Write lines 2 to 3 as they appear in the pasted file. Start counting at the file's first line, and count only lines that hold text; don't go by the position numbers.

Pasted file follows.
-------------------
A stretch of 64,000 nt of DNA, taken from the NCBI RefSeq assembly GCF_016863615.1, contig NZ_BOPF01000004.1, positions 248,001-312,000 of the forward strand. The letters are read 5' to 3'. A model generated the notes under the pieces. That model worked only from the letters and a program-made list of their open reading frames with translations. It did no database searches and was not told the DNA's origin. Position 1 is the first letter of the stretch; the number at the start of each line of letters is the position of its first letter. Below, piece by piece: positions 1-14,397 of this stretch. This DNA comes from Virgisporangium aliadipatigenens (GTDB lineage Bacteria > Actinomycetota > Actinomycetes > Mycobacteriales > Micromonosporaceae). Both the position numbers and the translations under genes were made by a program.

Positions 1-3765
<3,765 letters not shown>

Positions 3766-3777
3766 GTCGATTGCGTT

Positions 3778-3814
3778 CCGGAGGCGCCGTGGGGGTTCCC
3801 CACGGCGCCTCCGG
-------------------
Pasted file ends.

Positions 1-3765
<3,765 letters not shown>